Once there was a silly old ant.
Thought he could move a rubber tree plant.
Everyone knows an ant. Can’t.
Move a rubber tree plant.
For some reason, every time I look at my Ficus robusta, #9 on our air cleaning plants list, this song pops into my head. Now technically a “rubber tree plant” is a Ficus elastica, which can grow up to 50 to 100 feet tall (which an ant definitely can’t move). The Ficus robusta is a variety of this species bred specifically to serve as an ornamental plant. Commonly called a “rubber plant”, this ornamental plant was bred to have broader, stiffer, and more upright leaves than its gigantic cousin.
I looked for a very, very long time to find a plant like this. I ended up going to the annual plant sale at the Brooklyn Botanical Garden, one of our local gardens, and even then I got the second to last one on the first day of the sale. People love these.
If you’re looking for one you might have some luck finding a plant on Amazon, a number of sellers are selling both the Elastica and the Robusta. Either one makes a nice houseplant.
This species of plant is native to Asia, including India, Nepal, Malaysia, Indonesia, Bhutan, Burma, and parts of China. It’s actually not used to make commercial rubber, at least not anymore, although there was a time that the creamy, sticky substance in the leaf was used for that purpose, and the name stuck. The leaves can get pretty big, upwards of 10 inches long and 5 inches wide if you let it.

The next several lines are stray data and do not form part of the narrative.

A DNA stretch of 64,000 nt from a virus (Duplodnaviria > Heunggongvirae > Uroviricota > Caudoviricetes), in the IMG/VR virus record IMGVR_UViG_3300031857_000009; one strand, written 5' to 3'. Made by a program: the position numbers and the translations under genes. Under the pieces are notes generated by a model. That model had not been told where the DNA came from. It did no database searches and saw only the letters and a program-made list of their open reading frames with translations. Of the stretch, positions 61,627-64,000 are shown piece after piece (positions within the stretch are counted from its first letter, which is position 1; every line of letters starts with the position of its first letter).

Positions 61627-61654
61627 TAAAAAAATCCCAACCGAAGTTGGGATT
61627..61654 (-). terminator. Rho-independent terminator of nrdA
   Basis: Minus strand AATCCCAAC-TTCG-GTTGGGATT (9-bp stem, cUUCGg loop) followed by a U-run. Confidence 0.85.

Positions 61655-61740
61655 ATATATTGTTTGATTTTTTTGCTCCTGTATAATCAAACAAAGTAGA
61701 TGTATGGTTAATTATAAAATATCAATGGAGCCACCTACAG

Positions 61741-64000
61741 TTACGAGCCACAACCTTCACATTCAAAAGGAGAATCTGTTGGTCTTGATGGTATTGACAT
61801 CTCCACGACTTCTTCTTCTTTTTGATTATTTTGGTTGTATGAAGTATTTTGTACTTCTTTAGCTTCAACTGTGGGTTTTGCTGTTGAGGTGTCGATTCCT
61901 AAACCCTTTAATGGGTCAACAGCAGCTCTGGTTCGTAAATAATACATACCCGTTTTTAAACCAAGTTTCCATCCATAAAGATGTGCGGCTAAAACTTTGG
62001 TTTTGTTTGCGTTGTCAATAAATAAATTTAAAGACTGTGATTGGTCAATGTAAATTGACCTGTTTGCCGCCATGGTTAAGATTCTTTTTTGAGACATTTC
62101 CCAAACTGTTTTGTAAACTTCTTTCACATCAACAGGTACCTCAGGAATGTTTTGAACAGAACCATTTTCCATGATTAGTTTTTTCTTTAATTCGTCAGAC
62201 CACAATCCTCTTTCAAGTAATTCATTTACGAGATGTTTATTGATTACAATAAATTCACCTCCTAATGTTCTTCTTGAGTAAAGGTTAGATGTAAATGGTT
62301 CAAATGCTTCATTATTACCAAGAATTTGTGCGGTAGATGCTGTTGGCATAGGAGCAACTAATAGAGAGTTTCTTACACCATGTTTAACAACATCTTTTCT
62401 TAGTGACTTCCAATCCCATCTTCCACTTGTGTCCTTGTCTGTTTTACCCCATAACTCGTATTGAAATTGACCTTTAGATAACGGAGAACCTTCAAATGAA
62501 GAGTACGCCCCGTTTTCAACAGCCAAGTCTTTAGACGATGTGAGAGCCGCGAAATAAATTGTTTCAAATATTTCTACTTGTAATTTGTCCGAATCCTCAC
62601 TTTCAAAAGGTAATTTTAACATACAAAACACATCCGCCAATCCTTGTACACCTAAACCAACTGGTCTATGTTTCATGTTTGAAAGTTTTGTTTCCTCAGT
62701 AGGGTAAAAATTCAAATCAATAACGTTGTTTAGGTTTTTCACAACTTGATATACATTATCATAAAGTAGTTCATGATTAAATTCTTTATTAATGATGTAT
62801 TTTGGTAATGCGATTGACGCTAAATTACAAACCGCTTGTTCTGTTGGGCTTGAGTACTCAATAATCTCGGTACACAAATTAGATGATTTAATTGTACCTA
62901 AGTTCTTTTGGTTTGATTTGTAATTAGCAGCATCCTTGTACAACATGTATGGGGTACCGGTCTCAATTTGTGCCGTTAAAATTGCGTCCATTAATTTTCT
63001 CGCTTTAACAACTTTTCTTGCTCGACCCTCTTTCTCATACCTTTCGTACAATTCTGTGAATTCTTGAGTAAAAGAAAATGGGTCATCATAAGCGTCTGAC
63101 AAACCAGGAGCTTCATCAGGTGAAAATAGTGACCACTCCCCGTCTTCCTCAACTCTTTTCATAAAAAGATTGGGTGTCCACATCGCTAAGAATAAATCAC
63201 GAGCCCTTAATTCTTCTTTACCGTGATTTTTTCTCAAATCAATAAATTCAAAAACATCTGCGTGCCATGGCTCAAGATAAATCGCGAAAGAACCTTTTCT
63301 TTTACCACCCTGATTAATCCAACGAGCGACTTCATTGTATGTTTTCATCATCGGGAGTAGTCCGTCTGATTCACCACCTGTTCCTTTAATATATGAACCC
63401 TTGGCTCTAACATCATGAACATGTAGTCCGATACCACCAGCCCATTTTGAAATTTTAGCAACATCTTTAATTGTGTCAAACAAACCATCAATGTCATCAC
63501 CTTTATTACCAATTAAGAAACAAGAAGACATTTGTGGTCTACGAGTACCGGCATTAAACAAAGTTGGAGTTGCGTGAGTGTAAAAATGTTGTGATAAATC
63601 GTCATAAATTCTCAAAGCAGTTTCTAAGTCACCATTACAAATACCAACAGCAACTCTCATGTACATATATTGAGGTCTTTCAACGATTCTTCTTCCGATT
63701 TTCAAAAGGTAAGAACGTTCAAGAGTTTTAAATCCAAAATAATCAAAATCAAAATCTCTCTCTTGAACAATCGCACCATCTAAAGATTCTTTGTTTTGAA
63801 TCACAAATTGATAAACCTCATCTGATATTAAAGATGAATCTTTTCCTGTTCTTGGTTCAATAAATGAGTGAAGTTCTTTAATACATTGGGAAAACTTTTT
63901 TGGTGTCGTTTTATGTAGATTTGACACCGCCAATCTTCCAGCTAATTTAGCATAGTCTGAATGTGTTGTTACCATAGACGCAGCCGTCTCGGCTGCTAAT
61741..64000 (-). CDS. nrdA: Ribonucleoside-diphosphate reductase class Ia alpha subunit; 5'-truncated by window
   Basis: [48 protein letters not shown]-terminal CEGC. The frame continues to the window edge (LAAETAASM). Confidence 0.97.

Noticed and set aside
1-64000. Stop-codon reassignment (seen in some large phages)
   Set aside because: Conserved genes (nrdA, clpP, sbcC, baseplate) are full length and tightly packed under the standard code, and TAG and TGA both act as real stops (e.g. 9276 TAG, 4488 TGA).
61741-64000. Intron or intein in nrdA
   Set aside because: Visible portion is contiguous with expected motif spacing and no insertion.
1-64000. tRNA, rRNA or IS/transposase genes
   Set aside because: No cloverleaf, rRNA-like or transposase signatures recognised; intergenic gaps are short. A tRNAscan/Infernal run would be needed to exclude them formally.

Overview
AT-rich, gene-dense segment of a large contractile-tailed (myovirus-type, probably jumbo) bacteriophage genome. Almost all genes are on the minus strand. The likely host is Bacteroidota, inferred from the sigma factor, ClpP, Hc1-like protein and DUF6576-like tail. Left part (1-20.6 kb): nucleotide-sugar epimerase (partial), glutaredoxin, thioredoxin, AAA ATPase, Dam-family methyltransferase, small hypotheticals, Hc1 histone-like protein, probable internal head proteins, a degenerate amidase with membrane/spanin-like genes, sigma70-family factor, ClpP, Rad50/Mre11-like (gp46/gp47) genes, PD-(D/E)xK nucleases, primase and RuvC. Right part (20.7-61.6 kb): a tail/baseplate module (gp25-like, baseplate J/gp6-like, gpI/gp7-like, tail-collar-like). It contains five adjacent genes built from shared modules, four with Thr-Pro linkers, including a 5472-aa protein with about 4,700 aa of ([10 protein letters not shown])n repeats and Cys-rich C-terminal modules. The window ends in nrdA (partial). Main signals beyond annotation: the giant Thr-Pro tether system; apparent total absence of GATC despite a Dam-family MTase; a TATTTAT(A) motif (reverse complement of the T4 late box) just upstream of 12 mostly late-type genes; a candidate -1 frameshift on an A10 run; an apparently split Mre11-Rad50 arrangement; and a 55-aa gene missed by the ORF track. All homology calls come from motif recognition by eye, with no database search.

It’s important to keep the soil of a rubber plant moist–if it becomes dry the plant will interpret this as a dry season approaching and start to shed some of its leaves.On the other hand, you don’t want to water it too much or the leaves will turn yellow. That said, a little overwatering and underwatering are fine, as the plant is very forgiving.
When new leaves grow, it makes for one of the most beautiful plants in the house with its thick, sturdy leaves. This plant rates 9 out of 10 for removing chemicals in the air.
1) Ensure that the plant is in a place where it gets bright indirect light throughout the day. Some direct sunlight in the morning is fine.
2) Water the plant thoroughly and let it dry out partially before you water it again.
3) Wash the leaves from time to time with a clean, wet cloth.
4) Use a well-draining potting soil.
5) Repot every 36 months
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